1. Romain Wacziarg & Karen Horn Welch, 2008. "Trade Liberalization and Growth: New Evidence," World Bank Economic Review, World Bank Group, vol. 22(2), pages 187-231, June.
  2. Atish R. Ghosh & Jonathan D. Ostry, 1994. "Export Instability and the External Balance in Developing Countries," IMF Staff Papers, Palgrave Macmillan, vol. 41(2), pages 214-235, June.
  3. Jean-Claude Berthelémy & Sophie Chauvin, 2000. "Structural Changes in Asia and Growth Prospects After the Crisis," Working Papers 2000-09, CEPII research center.
  4. Dollar, David & Kraay, Aart, 2003. "Institutions, trade, and growth : revisiting the evidence," Policy Research Working Paper Series 3004, The World Bank.
  5. David H. Romer & Jeffrey A. Frankel, 1999. "Does Trade Cause Growth?," American Economic Review, American Economic Association, vol. 89(3), pages 379-399, June.
  6. Hausmann, Ricardo & Klinger, Bailey, 2006. "Structural Transformation and Patterns of Comparative Advantage in the Product Space," Working Paper Series rwp06-041, Harvard University, John F. Kennedy School of Government.
  7. Irwin, Douglas A. & Tervio, Marko, 2002. "Does trade raise income?: Evidence from the twentieth century," Journal of International Economics, Elsevier, vol. 58(1), pages 1-18, October.
  8. Jose Guilherme Reis & Thomas Farole, 2012. "Trade Competitiveness Diagnostic Toolkit," World Bank Publications, The World Bank, number 2248, April.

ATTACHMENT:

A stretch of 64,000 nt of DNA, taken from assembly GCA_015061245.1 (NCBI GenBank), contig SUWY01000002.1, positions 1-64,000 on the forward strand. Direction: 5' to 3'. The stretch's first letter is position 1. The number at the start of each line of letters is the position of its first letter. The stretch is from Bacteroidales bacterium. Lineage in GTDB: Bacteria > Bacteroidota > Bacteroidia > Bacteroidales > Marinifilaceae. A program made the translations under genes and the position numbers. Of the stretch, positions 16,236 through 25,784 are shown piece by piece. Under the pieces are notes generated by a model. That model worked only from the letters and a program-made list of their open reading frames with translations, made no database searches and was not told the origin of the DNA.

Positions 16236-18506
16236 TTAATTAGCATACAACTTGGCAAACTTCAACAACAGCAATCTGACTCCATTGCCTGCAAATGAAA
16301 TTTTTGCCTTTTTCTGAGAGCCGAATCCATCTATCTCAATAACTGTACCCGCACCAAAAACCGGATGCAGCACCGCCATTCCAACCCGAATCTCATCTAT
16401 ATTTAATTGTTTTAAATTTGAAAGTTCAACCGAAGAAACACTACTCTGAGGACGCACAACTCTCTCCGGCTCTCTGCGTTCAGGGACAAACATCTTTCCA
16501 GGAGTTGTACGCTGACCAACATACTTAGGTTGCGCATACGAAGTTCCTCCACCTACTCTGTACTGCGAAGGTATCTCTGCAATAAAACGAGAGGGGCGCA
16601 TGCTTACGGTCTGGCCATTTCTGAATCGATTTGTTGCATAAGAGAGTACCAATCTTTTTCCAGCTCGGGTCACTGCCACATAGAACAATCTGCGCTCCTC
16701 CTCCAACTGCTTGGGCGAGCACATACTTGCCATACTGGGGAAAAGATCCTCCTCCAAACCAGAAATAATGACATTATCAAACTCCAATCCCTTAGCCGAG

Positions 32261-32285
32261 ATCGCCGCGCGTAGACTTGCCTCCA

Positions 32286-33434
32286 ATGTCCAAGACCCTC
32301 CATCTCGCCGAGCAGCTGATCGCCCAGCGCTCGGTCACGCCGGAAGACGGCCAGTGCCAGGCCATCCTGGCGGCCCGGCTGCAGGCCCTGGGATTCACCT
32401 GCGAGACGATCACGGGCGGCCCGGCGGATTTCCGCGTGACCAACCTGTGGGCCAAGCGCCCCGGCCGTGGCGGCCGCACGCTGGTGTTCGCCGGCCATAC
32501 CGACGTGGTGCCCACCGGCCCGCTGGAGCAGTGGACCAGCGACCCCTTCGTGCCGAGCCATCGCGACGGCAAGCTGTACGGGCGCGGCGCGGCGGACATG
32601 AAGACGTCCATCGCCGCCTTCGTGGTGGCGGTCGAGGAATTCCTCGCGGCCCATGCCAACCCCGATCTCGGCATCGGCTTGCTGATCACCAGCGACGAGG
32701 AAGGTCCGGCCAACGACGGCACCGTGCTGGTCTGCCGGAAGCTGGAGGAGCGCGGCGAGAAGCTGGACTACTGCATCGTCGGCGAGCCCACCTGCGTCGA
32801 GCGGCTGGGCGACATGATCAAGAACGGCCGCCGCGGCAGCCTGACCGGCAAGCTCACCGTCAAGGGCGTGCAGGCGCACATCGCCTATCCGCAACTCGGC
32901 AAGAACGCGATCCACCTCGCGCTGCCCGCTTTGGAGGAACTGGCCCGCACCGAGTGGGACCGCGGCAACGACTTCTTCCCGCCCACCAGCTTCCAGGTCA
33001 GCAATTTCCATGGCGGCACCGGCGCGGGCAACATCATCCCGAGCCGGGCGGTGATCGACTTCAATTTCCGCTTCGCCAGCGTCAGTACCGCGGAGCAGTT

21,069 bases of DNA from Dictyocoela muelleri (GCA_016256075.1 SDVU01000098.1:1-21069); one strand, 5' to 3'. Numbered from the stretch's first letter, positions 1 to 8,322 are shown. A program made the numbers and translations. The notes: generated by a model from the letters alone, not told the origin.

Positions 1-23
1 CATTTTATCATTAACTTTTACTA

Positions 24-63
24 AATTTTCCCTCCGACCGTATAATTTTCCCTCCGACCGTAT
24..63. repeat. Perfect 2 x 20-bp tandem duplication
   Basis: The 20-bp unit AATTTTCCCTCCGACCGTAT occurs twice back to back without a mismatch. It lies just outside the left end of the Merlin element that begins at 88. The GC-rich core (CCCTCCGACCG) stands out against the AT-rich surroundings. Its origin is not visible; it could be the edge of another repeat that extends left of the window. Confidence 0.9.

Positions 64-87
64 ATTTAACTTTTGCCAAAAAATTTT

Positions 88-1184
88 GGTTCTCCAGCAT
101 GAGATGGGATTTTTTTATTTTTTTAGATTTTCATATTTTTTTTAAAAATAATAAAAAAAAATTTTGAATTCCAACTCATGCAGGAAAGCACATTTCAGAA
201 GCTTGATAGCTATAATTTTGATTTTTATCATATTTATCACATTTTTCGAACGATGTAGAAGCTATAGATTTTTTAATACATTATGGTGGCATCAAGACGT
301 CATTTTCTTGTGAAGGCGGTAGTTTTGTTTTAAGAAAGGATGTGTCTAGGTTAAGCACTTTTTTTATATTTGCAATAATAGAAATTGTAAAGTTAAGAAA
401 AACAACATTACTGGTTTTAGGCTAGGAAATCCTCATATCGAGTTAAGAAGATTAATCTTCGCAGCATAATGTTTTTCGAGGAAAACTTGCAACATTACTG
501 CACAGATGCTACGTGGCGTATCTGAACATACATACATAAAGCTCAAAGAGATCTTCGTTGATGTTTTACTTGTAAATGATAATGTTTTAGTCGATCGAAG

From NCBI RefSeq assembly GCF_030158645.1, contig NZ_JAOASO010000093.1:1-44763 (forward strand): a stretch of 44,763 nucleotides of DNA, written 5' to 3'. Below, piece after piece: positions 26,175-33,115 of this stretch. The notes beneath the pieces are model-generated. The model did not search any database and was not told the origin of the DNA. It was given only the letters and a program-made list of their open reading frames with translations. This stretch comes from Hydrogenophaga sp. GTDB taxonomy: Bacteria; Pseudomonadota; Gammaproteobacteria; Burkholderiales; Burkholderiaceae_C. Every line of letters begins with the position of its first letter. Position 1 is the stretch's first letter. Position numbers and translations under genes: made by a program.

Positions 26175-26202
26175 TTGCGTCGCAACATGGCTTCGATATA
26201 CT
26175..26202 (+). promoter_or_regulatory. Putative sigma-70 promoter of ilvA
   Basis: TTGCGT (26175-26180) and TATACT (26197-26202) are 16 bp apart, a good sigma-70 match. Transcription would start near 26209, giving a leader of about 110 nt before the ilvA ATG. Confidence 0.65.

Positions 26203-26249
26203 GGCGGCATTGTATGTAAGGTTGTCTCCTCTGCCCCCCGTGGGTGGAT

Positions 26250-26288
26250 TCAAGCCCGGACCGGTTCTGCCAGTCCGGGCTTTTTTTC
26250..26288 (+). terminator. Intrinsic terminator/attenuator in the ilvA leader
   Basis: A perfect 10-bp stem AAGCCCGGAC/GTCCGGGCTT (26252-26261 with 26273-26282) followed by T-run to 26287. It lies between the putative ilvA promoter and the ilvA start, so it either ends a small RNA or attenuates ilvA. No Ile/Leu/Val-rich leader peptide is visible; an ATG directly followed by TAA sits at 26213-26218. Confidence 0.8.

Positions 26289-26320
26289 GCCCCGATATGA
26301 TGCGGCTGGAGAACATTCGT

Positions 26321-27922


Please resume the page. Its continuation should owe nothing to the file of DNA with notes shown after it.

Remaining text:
9. Krueger, Anne O, 1998. "Why Trade Liberalisation Is Good for Growth," Economic Journal, Royal Economic Society, vol. 108(450), pages 1513-1522, September.
  10. Roberts, Mark J & Tybout, James R, 1997. "The Decision to Export in Colombia: An Empirical Model of Entry with Sunk Costs," American Economic Review, American Economic Association, vol. 87(4), pages 545-564, September.
  11. Dollar, David & Kraay, Aart, 2003. "Institutions, trade, and growth," Journal of Monetary Economics, Elsevier, vol. 50(1), pages 133-162, January.
Full references (including those not matched with items on IDEAS)

This item is not listed on Wikipedia, on a reading list or among the top items on IDEAS.

When requesting a correction, please mention this item's handle: RePEc:etd:wpaper:014. See general information about how to correct material in RePEc.

For technical questions regarding this item, or to correct its authors, title, abstract, bibliographic or download information, contact: (Dagmawi Atnafu)

If you have authored this item and are not yet registered with RePEc, we encourage you to do it here. This allows to link your profile to this item. It also allows you to accept potential citations to this item that we are uncertain about.

If references are entirely missing, you can add them using this form.

If the full references list an item that is present in RePEc, but the system did not link to it, you can help with this form.

If you know of missing items citing this one, you can help us creating those links by adding the relevant references in the same way as above, for each refering item. If you are a registered author of this item, you may also want to check the "citations" tab in your profile, as there may be some citations waiting for confirmation.

Please note that corrections may take a couple of weeks to filter through the various RePEc services.

This information is provided to you by IDEAS at the Research Division of the Federal Reserve Bank of St. Louis using RePEc data.